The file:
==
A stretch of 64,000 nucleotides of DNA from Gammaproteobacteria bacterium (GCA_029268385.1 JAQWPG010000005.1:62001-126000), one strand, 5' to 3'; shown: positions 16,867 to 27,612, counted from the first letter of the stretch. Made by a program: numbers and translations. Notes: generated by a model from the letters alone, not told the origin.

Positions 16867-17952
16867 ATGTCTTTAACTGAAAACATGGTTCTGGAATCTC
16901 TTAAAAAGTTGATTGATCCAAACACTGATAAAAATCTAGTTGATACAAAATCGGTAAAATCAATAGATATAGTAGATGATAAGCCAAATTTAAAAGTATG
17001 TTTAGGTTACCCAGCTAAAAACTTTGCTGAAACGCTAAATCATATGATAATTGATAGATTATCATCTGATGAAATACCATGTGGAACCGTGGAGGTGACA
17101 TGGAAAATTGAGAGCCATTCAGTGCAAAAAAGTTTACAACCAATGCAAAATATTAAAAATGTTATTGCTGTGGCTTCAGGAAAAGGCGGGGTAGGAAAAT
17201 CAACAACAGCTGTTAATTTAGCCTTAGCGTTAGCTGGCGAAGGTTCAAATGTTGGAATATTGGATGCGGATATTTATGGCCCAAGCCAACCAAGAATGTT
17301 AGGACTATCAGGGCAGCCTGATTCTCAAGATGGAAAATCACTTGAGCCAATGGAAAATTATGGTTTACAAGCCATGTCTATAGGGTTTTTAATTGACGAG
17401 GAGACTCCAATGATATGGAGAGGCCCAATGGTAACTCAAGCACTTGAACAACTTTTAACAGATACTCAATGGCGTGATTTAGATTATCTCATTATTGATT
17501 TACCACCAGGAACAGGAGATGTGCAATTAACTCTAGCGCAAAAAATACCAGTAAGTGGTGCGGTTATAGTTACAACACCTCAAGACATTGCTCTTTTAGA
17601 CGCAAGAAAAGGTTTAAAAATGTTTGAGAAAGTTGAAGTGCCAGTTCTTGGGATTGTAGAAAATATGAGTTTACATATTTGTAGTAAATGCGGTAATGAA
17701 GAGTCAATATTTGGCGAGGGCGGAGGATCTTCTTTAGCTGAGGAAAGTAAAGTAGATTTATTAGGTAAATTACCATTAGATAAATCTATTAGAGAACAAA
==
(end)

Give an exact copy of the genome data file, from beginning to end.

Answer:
A stretch of 64,000 nucleotides of DNA from Gammaproteobacteria bacterium (GCA_029268385.1 JAQWPG010000005.1:62001-126000), one strand, 5' to 3'; shown: positions 16,867 to 27,612, counted from the first letter of the stretch. Made by a program: numbers and translations. Notes: generated by a model from the letters alone, not told the origin.

Positions 16867-17952
16867 ATGTCTTTAACTGAAAACATGGTTCTGGAATCTC
16901 TTAAAAAGTTGATTGATCCAAACACTGATAAAAATCTAGTTGATACAAAATCGGTAAAATCAATAGATATAGTAGATGATAAGCCAAATTTAAAAGTATG
17001 TTTAGGTTACCCAGCTAAAAACTTTGCTGAAACGCTAAATCATATGATAATTGATAGATTATCATCTGATGAAATACCATGTGGAACCGTGGAGGTGACA
17101 TGGAAAATTGAGAGCCATTCAGTGCAAAAAAGTTTACAACCAATGCAAAATATTAAAAATGTTATTGCTGTGGCTTCAGGAAAAGGCGGGGTAGGAAAAT
17201 CAACAACAGCTGTTAATTTAGCCTTAGCGTTAGCTGGCGAAGGTTCAAATGTTGGAATATTGGATGCGGATATTTATGGCCCAAGCCAACCAAGAATGTT
17301 AGGACTATCAGGGCAGCCTGATTCTCAAGATGGAAAATCACTTGAGCCAATGGAAAATTATGGTTTACAAGCCATGTCTATAGGGTTTTTAATTGACGAG
17401 GAGACTCCAATGATATGGAGAGGCCCAATGGTAACTCAAGCACTTGAACAACTTTTAACAGATACTCAATGGCGTGATTTAGATTATCTCATTATTGATT
17501 TACCACCAGGAACAGGAGATGTGCAATTAACTCTAGCGCAAAAAATACCAGTAAGTGGTGCGGTTATAGTTACAACACCTCAAGACATTGCTCTTTTAGA
17601 CGCAAGAAAAGGTTTAAAAATGTTTGAGAAAGTTGAAGTGCCAGTTCTTGGGATTGTAGAAAATATGAGTTTACATATTTGTAGTAAATGCGGTAATGAA
17701 GAGTCAATATTTGGCGAGGGCGGAGGATCTTCTTTAGCTGAGGAAAGTAAAGTAGATTTATTAGGTAAATTACCATTAGATAAATCTATTAGAGAACAAA